The Corps will pay $24 million for 13 new LAVs, which will maintain a fleet size of 930. (Staff Sgt. Robert L. Fisher III / Marine Corps)
Are LAVs safe enough as is, or are additional upgrades necessary? Send us a letter to the editor.
The Marine Corps has awarded a $24 million contract for 13 new Light Armored Vehicles, an effort to keep its fleet battle-ready after a decade-plus of constant combat, officials said.
Highly adaptable eight-wheeled amphibious vehicles, LAVs are used for troop transport, long-range reconnaissance, tank hunting and forward command and control. Awarded Dec. 31 and announced in mid-January, the deal with General Dynamics Land Systems-Canada is for LAV-25A2s, a variant that features select upgrades made within the last decade to protect Marines from roadside bombs and other improvised explosive devices.
This acquisition will keep the Corps' LAV inventory at 930, said Barb Hamby, a spokeswoman for Marine Corps Systems Command in Quantico, Va. The command has been working to keep the number of operational LAVs up through depot maintenance, but is purchasing new vehicles when repair is not cost effective, she said.
The Corp's LAVs, first introduced to the fleet in the early '80s, have been taxed by years of hard service.
Delivery of new vehicles is scheduled for the summer of 2014, according to General Dynamics.
Beyond up-armoring, the 13 new vehicles will not incorporate a host of planned upgrades, in development since 2010, that aim to make LAVs even stronger and safer. Desired improvements would further reduce risk to the crew in the event of an IED attack. They include blast-mitigating reinforced seats similar to those used in newer mine-resistant vehicles, five-point harnesses for the passengers, beefed up suspensions and relocation of the fuel cell.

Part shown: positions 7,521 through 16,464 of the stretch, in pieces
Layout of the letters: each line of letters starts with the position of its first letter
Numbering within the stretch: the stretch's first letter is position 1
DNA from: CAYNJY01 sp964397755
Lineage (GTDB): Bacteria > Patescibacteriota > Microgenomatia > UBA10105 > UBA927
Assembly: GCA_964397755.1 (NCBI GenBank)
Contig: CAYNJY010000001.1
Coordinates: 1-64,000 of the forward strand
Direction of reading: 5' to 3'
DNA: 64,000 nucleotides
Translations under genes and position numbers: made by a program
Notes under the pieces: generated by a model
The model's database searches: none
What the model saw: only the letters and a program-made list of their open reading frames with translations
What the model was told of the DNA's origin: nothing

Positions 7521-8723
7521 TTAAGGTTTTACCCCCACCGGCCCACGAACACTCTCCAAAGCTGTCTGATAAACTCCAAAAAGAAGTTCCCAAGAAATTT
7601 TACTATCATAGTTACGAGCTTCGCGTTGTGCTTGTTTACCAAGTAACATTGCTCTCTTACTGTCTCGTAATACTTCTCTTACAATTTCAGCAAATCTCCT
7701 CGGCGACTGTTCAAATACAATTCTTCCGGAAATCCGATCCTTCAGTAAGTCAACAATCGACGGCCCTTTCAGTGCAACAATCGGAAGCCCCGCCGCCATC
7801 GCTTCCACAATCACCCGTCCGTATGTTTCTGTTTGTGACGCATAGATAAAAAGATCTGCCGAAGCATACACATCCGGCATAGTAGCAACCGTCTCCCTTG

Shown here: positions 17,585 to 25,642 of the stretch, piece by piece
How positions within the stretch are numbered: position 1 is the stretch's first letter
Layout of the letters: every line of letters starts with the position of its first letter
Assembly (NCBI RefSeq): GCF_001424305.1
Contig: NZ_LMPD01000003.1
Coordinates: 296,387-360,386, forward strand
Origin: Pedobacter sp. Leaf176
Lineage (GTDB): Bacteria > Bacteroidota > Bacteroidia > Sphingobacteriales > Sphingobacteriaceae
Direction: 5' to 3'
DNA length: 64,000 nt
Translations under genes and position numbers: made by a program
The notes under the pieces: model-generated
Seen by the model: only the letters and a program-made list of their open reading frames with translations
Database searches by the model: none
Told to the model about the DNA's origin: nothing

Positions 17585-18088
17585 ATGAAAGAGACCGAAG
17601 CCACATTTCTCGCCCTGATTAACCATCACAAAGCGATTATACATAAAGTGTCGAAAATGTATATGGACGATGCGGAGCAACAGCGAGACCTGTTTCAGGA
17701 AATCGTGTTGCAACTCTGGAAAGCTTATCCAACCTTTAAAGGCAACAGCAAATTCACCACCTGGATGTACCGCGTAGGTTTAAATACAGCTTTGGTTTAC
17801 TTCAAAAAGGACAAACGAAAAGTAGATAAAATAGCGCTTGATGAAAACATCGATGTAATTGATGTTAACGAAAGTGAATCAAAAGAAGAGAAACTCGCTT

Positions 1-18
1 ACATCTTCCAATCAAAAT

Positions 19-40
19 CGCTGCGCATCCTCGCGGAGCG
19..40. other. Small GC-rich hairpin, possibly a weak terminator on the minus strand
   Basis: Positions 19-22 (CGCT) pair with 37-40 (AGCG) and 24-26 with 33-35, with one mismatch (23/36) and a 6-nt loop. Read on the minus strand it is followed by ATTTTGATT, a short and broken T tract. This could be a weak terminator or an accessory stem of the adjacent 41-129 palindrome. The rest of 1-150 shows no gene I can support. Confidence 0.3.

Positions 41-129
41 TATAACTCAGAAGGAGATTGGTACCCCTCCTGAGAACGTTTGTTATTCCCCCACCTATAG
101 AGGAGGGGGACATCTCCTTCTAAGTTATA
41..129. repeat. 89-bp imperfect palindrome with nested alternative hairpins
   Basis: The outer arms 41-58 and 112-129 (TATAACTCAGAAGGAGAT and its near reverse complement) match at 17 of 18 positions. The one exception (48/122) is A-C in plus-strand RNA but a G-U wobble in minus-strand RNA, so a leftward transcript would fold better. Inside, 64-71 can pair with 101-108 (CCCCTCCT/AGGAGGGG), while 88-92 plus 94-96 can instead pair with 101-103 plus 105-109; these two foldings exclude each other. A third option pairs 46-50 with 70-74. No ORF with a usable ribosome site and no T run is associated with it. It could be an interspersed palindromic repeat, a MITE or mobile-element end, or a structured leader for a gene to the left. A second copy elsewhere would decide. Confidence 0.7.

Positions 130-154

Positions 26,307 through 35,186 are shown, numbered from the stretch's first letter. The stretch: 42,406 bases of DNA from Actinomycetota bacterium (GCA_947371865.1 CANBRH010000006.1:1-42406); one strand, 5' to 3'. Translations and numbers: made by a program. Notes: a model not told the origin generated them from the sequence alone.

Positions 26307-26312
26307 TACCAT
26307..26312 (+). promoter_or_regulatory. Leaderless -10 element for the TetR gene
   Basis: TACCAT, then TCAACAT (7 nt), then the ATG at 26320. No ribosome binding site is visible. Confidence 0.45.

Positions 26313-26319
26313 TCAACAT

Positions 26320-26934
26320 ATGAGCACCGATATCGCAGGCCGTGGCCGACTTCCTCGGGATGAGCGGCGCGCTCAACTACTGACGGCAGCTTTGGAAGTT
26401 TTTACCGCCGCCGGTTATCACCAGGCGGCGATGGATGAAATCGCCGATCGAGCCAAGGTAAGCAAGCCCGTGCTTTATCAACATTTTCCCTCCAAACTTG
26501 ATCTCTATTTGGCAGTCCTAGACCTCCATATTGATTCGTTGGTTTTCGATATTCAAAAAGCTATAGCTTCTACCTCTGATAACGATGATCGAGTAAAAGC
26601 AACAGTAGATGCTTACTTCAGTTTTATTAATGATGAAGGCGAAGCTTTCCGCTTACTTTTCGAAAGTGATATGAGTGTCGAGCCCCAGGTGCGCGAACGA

The Defense Department agrees these upgrades are important. However, the budgetary squeeze being felt throughout the federal government has set back several military modernization programs while creating uncertainty for big-ticket procurement projects.
Officials at MARCORSYSCOM say it is "too early" to know when or if further LAV upgrades will make their way to the fleet.
As is, though, the A2 variant incorporates some permanent upgrades made within the last decade at the behest of battlefield commanders concerned for troops' safety. Those include improved ballistic protection and an optional v-shaped hull that can be attached, depending on the mission, to deflect blasts away from the vehicle.
LAVs were introduced in the 1980s. They have seen extensive combat, most recently in Afghanistan's Helmand province, where Marine light armored reconnaissance battalions used them to patrol large swaths of desert leading to the Pakistan border.
Join trending discussions in the military's #1 professional community. See what members like yourself have to say from across the DoD.